2021-01-22 HR Examiner article Susan LaMotte Caught in the Chorus of Talent stock photo img cc0 by AdobeStock 276110161 544x227px.jpg

“We’re so excited about the future of technology but we can’t even get back to job candidates in a timely fashion. If we can’t seem to update job seekers today, how are we going to manage complicated, algorithmic-driven robots to do it for us?” – Susan LaMotte


Caught in the Chorus of Talent


“We’re a people-driven business.”
“Talent is our most important imperative.”


These anthems of almost every C-Suite leader ring loudly from the Fortune 100 to the struggling startup. Talent matters. We’re in a war. We need to find A-players. We need to keep high-potentials. They’re bold proclamations, yes. But it’s the same refrain every time.



Susan LaMotte, HRExaminer Editorial Advisory Board Member

When I was getting my MBA over ten years ago, many of my classmates pursuing finance and marketing careers didn’t see the value in HR or talent calling it soft and “touchy-feely.” And yet on several occasions a few years after graduation, those same classmates called me for advice. The request was always the same: “I didn’t realize hiring and keeping talent would be so hard. I need some help.”


Many professions are specialties—but every leader, every manager, regardless of job title—has to hire, manage, fire, and do it all over again. Yet most managers haven’t progressed their own talent strategy skills.


Deloitte’s Human Capital Trends Report found over 70% of respondents citing AI, robots, and automation as important. Yet, 52 percent of candidates are not even hearing back from employers 2-3+ months after they’ve applied, according to The Talent Board.


Think about that carefully. We’re so excited about the future of technology but we can’t even get back to job candidates in a timely fashion. If we can’t seem to update job seekers today, how are we going to manage complicated, algorithmic-driven robots to do it for us? We saw how well that worked for Amazon.


Trend-setting is important. Paying attention to how the world of work is shifting and considering the application to our own organizational challenges is key. But no matter how much strategic work we do in HR or talent acquisition, or how advanced our applicant tracking systems become, we won’t see any success without all of our colleagues on board.


Unless we teach all leaders the basics of effective attraction, recruitment, and selection, we’ll continue to sing the same chorus over and over again: “why can’t we fill these roles?” Here’s how you start with a fresh sheet of music:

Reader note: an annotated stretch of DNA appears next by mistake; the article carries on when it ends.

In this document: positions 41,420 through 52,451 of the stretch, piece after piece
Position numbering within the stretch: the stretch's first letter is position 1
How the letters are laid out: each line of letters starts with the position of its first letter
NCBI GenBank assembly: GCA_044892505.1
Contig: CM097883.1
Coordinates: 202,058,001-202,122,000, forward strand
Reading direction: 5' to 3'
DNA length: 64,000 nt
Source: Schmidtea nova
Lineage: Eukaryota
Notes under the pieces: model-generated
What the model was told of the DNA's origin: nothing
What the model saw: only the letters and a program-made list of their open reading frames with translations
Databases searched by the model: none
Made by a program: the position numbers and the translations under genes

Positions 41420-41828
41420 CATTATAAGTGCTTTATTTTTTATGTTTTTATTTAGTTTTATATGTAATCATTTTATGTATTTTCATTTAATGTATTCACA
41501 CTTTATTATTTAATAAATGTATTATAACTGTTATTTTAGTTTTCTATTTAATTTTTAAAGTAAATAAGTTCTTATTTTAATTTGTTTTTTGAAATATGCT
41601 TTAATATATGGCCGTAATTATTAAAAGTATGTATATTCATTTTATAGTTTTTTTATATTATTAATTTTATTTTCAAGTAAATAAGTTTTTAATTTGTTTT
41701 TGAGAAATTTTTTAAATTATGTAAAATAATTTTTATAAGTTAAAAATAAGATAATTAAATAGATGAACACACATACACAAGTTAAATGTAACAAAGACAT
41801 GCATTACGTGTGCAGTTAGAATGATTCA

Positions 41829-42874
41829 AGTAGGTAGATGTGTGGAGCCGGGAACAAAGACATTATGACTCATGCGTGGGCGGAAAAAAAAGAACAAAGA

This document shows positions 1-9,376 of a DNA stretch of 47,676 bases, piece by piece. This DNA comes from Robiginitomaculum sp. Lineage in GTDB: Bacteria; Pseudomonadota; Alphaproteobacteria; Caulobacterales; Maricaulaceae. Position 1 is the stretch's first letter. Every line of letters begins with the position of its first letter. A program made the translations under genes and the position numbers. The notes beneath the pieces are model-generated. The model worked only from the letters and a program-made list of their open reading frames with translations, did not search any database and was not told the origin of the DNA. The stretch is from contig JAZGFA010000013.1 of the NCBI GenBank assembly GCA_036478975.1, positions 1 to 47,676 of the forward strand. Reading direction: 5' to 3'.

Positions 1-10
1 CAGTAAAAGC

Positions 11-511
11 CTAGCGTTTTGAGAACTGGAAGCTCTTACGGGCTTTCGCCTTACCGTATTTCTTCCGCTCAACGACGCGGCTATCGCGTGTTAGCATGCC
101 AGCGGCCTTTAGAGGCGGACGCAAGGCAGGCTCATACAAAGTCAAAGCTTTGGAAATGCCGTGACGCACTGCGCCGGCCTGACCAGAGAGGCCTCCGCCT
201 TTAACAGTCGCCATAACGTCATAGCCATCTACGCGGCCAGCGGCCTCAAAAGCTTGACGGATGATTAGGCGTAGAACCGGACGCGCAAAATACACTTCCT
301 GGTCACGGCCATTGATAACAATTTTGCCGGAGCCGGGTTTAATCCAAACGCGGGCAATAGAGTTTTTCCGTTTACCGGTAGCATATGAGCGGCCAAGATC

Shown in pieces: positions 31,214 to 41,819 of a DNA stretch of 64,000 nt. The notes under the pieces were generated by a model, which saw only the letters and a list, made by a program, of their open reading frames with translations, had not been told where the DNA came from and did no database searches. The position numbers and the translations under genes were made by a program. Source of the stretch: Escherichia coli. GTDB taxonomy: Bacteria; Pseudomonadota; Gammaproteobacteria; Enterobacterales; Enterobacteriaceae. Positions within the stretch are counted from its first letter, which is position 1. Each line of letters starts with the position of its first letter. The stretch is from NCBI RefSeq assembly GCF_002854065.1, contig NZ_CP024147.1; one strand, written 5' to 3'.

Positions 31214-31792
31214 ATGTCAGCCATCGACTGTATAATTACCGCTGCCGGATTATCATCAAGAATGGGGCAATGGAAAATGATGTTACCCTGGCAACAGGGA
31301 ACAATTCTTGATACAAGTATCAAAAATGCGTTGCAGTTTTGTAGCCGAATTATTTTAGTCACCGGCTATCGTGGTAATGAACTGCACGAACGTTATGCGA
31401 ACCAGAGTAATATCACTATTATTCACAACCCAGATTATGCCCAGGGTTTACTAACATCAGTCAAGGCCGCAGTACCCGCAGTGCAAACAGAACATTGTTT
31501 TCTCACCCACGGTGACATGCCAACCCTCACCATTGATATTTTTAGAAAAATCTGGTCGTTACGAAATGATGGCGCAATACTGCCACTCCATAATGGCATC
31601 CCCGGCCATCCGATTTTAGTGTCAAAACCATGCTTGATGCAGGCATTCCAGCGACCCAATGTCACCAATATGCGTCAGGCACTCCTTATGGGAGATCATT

Conduct a hiring manager knowledge inventory


Ask hiring managers what they think are the most important tools in hiring. What do they think moves the needle when it comes to attracting the right candidates. Look for huge warning signs—their answers show a lack of knowledge about job seekers, how they behave and what they prioritize. Then help them bridge the gap with real data about your high-performers and new hires.


Teach managers talent economics


I’m always surprised how many leaders don’t understand how unemployment works. It’s not as simple as who’s lining up each week. Spend time teaching leaders what economic metrics and factors impact your talent strategy, especially in your industry. When everyone understands the landscape in the same way, it’s easier to prioritize dollars and resources.


Feed their egos


Show hiring managers how important it is for them to share their own experiences, their work, and their perspective. At exaqueo, we know from our over 50,000 data points in 2018, candidates highly value original information that gives them true insight into both the job and the person they’ll be reporting to. The more managers can share about their work and their experiences, the more effectively candidates can self-select out, or in, to the process.


Fix the basics first


A flashy, new employer brand campaign won’t matter if your candidate experience is horrific. According to the Talent Board, 2017, 62% of candidates had a 3-star or below candidate experience. Candidates are consumers—and smart ones at that. They can see through the technology and the sizzle to the actual experience. And for example, while they may be drawn in by allure, they won’t stay if their basic expectations of a simple job application aren’t met.


Keeping up with the Joneses is a mentality we can’t escape. From home to work, it’s hard not to look over the fence to see what others are doing. But what really matters to our own business success is what we should be doing ourselves. After all, if you’re a talent driven organization, shouldn’t you focus on simply how to get them in the door first? It’s better to sing the right song, than the most popular one.


Read previous post:
2021-01-21 HR Examiner article Doing Shaw Language of change for stress stock photo img cc0 via pexels le vy 668553 edit3 sq 200px.jpg
The language of change: an antidote for stress that stifles thinking, feeling, and doing

“Change can be hard, and the process of exploring how we do things differently needs to acknowledge this. The language...